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Albania - Facts and History
The Republic of Albania is a Balkan area in southeastern Europe. It borders Monten(e)gro in the northwest, Kosovo (a predominantely Albanian UN-contolled province inside Serbia) within the north, the Republic of Macedonia in the east, and Greece within the south. It has a coast on the Adriatic Sea within the west (is divided from Italy through the Strait of Otranto) and a coast on the Ionian Sea inside the southwesterly. Despite having a troubled history, since the 1990s the land has been classified as an emerging democracy. Under Enver Hoxha's isolationist policies just any foreigners could enter the area, but since then tourism has increased. Major credit cards are accepted inside many places, though bills are often paid within cash or by traveller's cheque. Visitors from several countries no longer need a visa to enter Albania EU and EFTA member states and many other evolved countries are exempt from visa requirements.

Some of the finest places to travel to Albania are:
• The city of Saranda (known for its white sandy and clear water beaches)
• The city of Durres (known for its archicture and beaches)
• The city of Tirana (known for its archicture, clubs, outdoor restaurants and its modern western lifestyle)
• The city of Kruje (acknowledge for its archicture and the the castle of Skenderbeg)
• The city of Korca (known for its mountains and ancient villages)

Albanian language and culture were conquered for almost 400 years in the period of Ottoman rule, though the Turks were never able to totally control the Albanian people. It is a fact that Albanian ways of life parcelled as they are in territories, regions and even villages unfold a surprisingly large form of customs, dialects and wear.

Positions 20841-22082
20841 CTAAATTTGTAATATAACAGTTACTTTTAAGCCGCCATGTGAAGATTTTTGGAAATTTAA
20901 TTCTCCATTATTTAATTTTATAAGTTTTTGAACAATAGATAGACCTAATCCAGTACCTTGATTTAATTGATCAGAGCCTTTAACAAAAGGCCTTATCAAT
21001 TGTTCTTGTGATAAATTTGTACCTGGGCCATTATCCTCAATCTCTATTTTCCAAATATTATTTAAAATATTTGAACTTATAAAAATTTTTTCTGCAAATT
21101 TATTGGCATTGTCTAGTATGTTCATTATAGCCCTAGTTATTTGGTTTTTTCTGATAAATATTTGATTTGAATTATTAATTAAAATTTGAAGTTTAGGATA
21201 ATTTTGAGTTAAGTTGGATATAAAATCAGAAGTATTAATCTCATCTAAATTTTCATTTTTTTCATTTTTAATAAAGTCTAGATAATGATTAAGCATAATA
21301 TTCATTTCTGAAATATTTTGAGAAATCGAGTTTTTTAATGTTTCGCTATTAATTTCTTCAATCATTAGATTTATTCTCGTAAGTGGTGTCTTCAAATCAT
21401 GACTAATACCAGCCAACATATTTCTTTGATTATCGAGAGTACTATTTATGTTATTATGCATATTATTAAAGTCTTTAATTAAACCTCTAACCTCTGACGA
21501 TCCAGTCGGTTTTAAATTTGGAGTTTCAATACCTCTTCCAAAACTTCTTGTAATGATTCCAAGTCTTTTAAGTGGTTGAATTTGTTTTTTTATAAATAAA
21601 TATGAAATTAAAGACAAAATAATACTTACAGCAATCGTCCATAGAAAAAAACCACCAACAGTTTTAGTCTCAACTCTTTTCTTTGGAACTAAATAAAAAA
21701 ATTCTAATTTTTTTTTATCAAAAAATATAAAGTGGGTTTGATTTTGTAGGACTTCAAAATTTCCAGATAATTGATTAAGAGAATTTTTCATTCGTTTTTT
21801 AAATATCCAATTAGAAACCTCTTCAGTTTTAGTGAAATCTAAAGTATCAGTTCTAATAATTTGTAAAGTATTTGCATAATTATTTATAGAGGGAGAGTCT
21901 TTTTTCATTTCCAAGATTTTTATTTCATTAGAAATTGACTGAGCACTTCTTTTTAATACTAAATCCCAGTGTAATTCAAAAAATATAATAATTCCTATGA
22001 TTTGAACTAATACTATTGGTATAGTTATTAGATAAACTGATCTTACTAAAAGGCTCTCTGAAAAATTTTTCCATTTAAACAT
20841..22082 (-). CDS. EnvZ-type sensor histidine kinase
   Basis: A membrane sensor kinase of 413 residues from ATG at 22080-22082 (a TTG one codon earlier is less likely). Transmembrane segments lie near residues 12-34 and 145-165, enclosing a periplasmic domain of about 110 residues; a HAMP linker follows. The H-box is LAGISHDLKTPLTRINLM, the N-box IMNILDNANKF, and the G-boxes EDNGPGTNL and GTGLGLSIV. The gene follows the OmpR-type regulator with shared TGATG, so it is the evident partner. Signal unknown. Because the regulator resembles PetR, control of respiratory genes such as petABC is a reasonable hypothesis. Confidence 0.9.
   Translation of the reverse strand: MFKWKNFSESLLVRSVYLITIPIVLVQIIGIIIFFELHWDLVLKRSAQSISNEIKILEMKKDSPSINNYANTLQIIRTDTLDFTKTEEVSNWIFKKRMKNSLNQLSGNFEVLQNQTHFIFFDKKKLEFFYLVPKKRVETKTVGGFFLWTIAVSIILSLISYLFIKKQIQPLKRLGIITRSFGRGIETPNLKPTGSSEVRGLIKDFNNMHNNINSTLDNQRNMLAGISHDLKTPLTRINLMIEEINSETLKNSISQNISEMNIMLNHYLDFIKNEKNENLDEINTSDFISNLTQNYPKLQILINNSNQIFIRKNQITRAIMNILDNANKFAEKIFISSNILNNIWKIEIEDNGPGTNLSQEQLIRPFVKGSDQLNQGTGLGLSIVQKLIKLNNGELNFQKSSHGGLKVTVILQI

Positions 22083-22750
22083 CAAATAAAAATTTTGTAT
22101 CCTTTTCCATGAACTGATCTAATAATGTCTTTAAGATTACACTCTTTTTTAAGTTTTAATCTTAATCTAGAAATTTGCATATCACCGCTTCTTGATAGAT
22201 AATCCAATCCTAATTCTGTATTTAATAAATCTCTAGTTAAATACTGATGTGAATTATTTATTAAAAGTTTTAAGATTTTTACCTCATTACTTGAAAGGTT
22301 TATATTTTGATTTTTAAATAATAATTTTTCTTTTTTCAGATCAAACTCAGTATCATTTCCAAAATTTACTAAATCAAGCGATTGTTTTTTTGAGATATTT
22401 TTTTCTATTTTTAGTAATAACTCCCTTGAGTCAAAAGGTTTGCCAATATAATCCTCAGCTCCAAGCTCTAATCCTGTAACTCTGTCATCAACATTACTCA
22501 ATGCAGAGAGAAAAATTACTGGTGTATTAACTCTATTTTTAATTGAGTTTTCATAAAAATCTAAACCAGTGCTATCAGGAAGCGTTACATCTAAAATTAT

History or tradition has it that two brothers named Tosk and Gheg, who lived inside times long gone, established their families and spread to what are now acknowledged as two areas, Tosk-south and Gheg-north. This is symbolically demonstrate within the Albanian national flag by the two headed-eagle. Travelling South to North via the national road you may soon note that people's attire may gradually vary.

A good example of this are the villagers who have kept the old traditions and costume, unlike urban dwellers who strive to globalization. Thus, the traditional dress is still common inside rural areas especially detectable during holidays or as carried by old people. Men wear embroidered white shirts and knee pants, the Ghegs north with a white felt skullcap and the Tosks south with flat-topped white fezzes. Speaking about customs or creeds, we can't aid but mention the Kanun code of behaviour. This or even other counterpart laws, coming through ages from the post Scanderberg area, used to be a strong tradition within south and north alike. Kanun law came to be placed as an alternative answer of the masses who deprived of a proper Albanian rule, and reluctant to accept a foreign one, created their own. As a phenomenon it is not unknown inside other parts of Europe, but when in these countries you can now only read approximately such things as blood feuds in history books, within Albania it is a painful bizarre reality of everyday life. This law is alive and heavy only inside the North, in which honour is "not a breath of air". There we can still see locked behind the bars of the straight kullas typical mountainous region buildings in the north whole houses who stay there as concern that their beloved may be killed.

It is a common view that Albanians develop a hard tradition of hospitality. If you are hospitable and respect your guest than you develop a "white" heart, which stands as the Albanian variation for the English "golden heart" or even being generous in spite of life conditions. By way of illustration we can mention the famous expression of the "bread, salt and good heart". It means that there is always an open door and a hearth offered with sincerity. Albanians can be described as loyal, hard and friendly although it takes some time to really know them. They maintain strong family ties and have a special feeling for home like people anywhere in the Balkans usually do.
About the Author
Paul Everton is a senior web designer, and also travel reporter and webmaster for Travel World Tips.
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